It has been an eventful few days on Twitter following Elon Musk’s banning (and un-banning) of several prominent journalists.
The move was widely condemned, and it may have major consequences: a short time ago, Musk posted a poll asking if he should step down, and has promised to abide by its results.
At the time of writing, the poll is still live and 57% of more than 7 million responses have voted ‘Yes’.
How did we get here?
Musk, the billionaire CEO of Tesla and SpaceX, acquired Twitter earlier this year. He claimed to be motivated by his belief in free speech, saying he wanted Twitter to become a “town square” where “a wide range of beliefs can be debated in a healthy manner”.
Musk restored a number of users previously banned for violating Twitter rules, including Donald Trump. However, Twitter has also suspended many accounts since Musk took over, including several who impersonated him.
On Friday, Musk briefly banned several journalists who frequently write about him, including from the New York Times, CNN and the Washington Post.
Musk accused the journalists of “doxxing” him (publicising information about his location) by writing about the account ‘ElonJet’, which tracks the movements of his private plane. Musk says this enabled a stalker to attack a car carrying his son.
Musk restored the journalists’ accounts after he ran two Twitter polls which favoured their reinstatement.
ElonJet remains banned and Musk says he plans to sue its owner.
The decision to ban journalists drew widespread criticism.
Melissa Fleming, a United Nations Under-Secretary-General, said “media freedom is not a toy… a free press is the cornerstone of democratic societies.”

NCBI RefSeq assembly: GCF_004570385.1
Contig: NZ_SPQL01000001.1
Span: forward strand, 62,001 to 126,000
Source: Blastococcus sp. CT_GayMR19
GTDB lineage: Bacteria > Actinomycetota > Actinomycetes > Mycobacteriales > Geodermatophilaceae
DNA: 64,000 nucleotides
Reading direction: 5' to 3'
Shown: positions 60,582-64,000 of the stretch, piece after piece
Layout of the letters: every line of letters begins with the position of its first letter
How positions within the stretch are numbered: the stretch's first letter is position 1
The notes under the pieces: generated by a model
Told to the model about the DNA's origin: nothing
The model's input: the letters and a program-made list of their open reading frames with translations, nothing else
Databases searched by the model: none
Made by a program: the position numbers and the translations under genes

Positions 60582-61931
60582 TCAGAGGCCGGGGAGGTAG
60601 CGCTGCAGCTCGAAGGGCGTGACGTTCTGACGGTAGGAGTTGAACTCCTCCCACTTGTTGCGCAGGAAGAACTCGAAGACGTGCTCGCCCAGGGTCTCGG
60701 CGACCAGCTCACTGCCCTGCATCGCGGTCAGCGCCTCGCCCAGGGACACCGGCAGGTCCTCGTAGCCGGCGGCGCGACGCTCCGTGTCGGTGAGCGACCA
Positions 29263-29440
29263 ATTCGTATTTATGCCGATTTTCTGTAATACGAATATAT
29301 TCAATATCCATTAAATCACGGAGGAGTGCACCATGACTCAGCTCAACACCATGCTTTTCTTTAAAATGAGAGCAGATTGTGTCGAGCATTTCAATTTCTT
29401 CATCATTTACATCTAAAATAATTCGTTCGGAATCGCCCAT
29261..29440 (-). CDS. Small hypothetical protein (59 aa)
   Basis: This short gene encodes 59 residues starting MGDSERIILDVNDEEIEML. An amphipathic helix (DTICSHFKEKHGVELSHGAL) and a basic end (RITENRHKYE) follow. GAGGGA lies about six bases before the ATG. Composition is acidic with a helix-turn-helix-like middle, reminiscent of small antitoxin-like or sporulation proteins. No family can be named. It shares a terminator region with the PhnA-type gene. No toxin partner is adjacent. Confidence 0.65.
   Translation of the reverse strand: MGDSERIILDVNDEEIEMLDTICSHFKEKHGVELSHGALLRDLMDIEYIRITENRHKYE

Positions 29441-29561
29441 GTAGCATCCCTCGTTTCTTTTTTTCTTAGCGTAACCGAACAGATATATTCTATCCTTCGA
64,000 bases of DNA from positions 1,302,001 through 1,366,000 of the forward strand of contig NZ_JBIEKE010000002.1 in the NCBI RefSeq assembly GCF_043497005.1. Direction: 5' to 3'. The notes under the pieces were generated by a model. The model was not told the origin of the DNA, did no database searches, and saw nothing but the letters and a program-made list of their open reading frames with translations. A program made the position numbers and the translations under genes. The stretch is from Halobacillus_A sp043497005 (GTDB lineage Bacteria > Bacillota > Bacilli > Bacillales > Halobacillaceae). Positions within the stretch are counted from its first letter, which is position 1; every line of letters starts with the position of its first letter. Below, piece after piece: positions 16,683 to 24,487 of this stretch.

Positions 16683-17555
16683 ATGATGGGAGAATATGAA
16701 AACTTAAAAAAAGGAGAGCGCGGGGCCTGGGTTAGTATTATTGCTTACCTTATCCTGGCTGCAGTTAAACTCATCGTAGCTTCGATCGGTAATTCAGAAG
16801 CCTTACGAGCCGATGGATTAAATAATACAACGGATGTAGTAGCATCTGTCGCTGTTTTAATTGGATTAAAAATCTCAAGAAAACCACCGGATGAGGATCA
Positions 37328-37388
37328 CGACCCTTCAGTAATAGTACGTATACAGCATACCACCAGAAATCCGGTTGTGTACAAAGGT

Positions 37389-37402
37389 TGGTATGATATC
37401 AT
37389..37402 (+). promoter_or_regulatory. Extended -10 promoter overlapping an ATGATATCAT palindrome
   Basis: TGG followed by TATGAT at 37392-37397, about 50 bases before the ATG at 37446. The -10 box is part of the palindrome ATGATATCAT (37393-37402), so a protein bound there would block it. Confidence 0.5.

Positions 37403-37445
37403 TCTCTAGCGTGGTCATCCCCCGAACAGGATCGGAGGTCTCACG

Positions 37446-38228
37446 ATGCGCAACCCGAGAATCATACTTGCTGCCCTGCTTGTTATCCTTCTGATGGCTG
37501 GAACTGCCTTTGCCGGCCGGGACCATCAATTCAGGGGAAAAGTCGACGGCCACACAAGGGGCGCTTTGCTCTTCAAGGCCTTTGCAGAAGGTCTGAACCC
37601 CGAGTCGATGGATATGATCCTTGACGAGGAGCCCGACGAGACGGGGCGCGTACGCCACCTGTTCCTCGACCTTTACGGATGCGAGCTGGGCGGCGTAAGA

Věra Jourová, a Vice-President at the European Commission, warned the bans may have violated European press freedom laws. “There are red lines. And sanctions, soon,” Jourová warned.
A few hours ago, Twitter announced it would no longer allow link sharing to several social media platforms, including Facebook, Instagram and Donald Trump’s platform Truth Social.
Jack Dorsey, Twitter’s founder and a key Musk investor and supporter, criticised the decision, saying it “doesn’t make sense”. Musk appeared to revise the policy after engaging with critical responses.
This morning (Australian time) Musk tweeted an apology for the sudden changes promising “a vote” for major policy changes in future.
Shortly after that, he posted a poll asking whether he should step down as head of Twitter and promising to abide by the result.
Musk subsequently tweeted “be careful what you wish [for]” and warned it would be difficult to find a CEO to keep Twitter alive. “There is no successor,” he said.
Musk’s difficulties with Twitter have created problems for his electric car company, Tesla. Tesla has lost nearly half its value in the last three months, and Musk has sold billions in Tesla stock in recent days after previously promising he would not.
This has prompted expressions of concern from Tesla investors, some of whom Musk has argued with publicly on Twitter.